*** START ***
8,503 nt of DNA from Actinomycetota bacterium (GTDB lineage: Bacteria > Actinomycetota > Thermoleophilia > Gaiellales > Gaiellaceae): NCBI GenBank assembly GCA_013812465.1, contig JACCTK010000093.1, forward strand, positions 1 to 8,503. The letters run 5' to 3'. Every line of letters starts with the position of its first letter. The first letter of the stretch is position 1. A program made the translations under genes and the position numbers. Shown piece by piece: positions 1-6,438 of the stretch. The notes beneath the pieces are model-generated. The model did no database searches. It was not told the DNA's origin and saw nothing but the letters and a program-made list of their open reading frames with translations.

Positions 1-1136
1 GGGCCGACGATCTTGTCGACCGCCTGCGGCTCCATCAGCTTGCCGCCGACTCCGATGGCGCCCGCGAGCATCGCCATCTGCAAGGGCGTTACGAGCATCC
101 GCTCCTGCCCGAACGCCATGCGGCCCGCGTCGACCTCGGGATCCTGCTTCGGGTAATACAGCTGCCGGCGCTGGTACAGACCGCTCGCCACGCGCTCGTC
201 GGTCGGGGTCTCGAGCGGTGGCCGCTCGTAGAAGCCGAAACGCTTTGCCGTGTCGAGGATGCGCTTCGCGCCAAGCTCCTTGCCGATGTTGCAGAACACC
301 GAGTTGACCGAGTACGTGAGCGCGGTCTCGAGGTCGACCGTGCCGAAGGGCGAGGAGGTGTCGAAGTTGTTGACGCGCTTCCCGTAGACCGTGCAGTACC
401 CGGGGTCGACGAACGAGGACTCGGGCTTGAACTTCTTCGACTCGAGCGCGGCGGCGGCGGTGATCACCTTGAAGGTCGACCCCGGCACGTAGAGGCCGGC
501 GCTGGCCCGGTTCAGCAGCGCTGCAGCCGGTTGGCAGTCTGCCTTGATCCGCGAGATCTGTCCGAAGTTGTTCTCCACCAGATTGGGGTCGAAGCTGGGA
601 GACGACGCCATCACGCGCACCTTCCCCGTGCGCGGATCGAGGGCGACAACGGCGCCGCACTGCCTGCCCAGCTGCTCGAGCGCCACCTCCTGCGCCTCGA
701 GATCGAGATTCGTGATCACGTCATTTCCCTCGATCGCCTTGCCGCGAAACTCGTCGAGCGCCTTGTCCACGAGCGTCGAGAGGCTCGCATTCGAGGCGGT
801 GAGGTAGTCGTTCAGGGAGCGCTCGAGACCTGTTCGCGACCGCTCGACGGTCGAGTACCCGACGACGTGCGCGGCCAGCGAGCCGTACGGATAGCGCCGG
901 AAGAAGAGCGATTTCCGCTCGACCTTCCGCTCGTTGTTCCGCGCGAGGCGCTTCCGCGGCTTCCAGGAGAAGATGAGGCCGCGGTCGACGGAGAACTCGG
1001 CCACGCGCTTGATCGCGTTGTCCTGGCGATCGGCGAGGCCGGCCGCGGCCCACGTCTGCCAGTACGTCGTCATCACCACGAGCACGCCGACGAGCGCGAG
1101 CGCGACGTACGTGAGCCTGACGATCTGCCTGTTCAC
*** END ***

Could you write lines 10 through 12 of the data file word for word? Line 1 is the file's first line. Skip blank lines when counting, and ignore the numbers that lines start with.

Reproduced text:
701 GATCGAGATTCGTGATCACGTCATTTCCCTCGATCGCCTTGCCGCGAAACTCGTCGAGCGCCTTGTCCACGAGCGTCGAGAGGCTCGCATTCGAGGCGGT
801 GAGGTAGTCGTTCAGGGAGCGCTCGAGACCTGTTCGCGACCGCTCGACGGTCGAGTACCCGACGACGTGCGCGGCCAGCGAGCCGTACGGATAGCGCCGG
901 AAGAAGAGCGATTTCCGCTCGACCTTCCGCTCGTTGTTCCGCGCGAGGCGCTTCCGCGGCTTCCAGGAGAAGATGAGGCCGCGGTCGACGGAGAACTCGG